Vietnam: Canada’s Shadow War, directed by Andy Blicq, sheds new light on common misconceptions and myths about Canada’s involvement in the Vietnam war, examines Canada's reaction, response and relationship with the United States throughout this pivotal moment in history
When the North Vietnamese seized Saigon in April 1975, they took control of the country, leaving millions dead and a landscape scarred and poisoned by war. America lost face and 58,000 of its soldiers, but more important, at home, a generation had learned to doubt the integrity and wisdom of its government.
And what about Canada? On the surface, we landed on the moral high ground, choosing not to join America in the fighting and we welcomed American draft dodgers and deserters fleeing military service. But scratch a little deeper and you find evidence that we were a nation that began by playing at both ends of the court.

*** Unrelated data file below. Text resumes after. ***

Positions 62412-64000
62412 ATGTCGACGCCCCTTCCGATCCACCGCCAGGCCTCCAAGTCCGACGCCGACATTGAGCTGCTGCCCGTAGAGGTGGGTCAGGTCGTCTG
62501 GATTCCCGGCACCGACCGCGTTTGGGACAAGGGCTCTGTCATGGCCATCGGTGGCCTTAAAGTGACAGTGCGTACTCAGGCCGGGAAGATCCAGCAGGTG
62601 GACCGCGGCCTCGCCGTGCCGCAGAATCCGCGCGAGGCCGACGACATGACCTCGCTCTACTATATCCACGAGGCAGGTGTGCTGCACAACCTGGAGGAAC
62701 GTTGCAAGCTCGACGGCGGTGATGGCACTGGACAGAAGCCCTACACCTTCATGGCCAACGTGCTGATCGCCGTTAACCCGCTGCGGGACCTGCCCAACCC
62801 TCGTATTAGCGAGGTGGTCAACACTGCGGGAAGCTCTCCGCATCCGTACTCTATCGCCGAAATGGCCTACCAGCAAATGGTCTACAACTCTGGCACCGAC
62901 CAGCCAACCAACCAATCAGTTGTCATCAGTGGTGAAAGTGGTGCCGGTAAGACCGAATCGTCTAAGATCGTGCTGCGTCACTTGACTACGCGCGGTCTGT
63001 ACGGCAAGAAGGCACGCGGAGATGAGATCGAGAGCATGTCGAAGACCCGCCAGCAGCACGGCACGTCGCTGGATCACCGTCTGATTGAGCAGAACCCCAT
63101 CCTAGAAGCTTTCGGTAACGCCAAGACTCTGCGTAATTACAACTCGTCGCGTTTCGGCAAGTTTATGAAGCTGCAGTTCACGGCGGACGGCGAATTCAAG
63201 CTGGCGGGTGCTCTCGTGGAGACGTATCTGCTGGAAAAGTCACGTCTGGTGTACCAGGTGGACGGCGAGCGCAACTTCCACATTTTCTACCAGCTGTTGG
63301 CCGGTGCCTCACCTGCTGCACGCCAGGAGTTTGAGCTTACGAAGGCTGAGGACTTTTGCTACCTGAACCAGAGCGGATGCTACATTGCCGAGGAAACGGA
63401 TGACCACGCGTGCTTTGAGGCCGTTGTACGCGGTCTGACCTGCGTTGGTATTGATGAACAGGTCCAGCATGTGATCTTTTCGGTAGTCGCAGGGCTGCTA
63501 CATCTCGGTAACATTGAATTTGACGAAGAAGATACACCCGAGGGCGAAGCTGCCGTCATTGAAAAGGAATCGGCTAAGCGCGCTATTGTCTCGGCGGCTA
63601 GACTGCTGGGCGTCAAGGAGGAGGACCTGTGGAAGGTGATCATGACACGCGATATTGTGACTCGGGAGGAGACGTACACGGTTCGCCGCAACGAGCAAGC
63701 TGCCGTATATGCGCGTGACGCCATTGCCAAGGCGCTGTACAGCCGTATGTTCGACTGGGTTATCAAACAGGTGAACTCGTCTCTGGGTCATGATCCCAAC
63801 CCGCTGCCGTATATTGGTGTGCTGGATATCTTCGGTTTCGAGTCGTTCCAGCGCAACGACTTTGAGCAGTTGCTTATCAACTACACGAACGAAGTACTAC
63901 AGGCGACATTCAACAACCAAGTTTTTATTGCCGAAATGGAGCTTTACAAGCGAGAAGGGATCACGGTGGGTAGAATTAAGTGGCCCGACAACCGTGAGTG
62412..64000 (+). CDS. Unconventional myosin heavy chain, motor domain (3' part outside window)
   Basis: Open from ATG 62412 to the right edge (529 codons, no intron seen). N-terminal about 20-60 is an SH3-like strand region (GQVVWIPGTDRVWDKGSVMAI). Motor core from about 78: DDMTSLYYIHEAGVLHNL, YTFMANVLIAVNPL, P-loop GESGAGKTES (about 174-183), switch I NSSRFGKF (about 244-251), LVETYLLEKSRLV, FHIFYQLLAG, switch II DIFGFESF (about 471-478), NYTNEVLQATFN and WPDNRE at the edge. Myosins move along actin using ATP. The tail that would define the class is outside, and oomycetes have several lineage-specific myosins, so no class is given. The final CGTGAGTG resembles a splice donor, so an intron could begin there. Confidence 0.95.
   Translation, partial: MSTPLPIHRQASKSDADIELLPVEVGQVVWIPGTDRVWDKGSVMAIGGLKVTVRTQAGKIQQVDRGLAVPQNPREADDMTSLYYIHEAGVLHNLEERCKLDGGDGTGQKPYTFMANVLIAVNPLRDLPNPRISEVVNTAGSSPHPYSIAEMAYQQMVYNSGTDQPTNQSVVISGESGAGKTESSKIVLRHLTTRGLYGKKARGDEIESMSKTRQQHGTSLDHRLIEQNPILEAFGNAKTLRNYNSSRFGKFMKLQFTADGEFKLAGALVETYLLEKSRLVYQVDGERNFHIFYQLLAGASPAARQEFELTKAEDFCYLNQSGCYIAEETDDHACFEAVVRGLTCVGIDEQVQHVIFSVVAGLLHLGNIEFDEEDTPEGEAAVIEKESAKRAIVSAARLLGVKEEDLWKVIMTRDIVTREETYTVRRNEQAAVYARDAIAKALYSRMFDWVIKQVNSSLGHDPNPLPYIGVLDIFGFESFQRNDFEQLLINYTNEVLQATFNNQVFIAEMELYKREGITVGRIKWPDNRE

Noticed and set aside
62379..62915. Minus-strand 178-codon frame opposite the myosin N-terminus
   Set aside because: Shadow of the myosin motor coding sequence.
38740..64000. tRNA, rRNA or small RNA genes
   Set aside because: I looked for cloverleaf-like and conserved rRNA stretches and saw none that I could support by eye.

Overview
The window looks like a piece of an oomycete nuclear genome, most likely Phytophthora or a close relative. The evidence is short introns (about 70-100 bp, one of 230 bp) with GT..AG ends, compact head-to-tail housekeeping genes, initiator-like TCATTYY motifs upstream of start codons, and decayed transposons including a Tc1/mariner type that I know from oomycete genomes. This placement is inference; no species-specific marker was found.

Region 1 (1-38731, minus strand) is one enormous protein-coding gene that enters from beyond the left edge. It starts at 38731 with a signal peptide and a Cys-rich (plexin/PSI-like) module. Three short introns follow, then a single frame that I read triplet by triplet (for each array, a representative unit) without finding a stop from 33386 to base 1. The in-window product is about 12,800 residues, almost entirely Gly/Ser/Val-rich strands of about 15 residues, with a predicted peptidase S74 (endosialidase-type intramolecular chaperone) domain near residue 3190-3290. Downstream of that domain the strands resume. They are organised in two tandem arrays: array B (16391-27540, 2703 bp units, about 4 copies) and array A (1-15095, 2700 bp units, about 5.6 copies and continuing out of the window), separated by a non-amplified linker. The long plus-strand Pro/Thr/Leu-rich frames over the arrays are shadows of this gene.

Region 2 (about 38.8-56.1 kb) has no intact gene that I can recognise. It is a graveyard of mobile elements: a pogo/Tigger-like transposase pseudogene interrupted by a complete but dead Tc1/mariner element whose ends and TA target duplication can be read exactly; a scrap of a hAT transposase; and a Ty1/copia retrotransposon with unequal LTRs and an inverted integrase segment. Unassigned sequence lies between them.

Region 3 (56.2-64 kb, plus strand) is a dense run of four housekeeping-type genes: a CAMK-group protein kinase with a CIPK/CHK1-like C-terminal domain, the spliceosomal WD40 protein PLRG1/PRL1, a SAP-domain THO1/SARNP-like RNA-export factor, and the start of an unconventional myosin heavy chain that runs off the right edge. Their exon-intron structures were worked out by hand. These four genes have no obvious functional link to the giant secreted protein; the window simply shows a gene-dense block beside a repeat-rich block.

Over the course of the Vietnam decade – a new Canadian identity emerged. It was not so much about who we were, but who we were not. Faced as, one politician put it, with being either “servile or sovereign,” in the end Canada chose sovereignty.
Narrated by Ann-Marie Macdonald this striking documentary features first-hand accounts from activist and singer/songwriter Buffy Sainte-Marie, authors John Hagan (Northern Passage) and Lawrence Martin (The Presidents and Prime Ministers), photographer Laura Jones, and former CBC war correspondent and MP Peter Kent. Vietnam: Canada’s Shadow War is a summing up, and an accounting. It dispels some of the ignorance and the myths about the Vietnam experience.